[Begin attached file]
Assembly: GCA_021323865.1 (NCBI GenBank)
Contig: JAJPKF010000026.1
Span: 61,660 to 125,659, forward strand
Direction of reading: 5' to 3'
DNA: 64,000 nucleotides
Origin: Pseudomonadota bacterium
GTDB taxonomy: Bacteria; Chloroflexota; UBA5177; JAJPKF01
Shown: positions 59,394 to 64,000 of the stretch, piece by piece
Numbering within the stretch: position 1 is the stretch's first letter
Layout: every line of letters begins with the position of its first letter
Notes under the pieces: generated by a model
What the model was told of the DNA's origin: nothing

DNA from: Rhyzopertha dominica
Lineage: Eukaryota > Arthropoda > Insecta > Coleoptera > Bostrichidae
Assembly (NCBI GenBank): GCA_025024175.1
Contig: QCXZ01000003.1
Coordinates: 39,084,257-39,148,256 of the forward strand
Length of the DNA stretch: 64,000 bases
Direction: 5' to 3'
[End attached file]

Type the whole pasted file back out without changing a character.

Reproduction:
Assembly: GCA_021323865.1 (NCBI GenBank)
Contig: JAJPKF010000026.1
Span: 61,660 to 125,659, forward strand
Direction of reading: 5' to 3'
DNA: 64,000 nucleotides
Origin: Pseudomonadota bacterium
GTDB taxonomy: Bacteria; Chloroflexota; UBA5177; JAJPKF01
Shown: positions 59,394 to 64,000 of the stretch, piece by piece
Numbering within the stretch: position 1 is the stretch's first letter
Layout: every line of letters begins with the position of its first letter
Notes under the pieces: generated by a model
What the model was told of the DNA's origin: nothing

DNA from: Rhyzopertha dominica
Lineage: Eukaryota > Arthropoda > Insecta > Coleoptera > Bostrichidae
Assembly (NCBI GenBank): GCA_025024175.1
Contig: QCXZ01000003.1
Coordinates: 39,084,257-39,148,256 of the forward strand
Length of the DNA stretch: 64,000 bases
Direction: 5' to 3'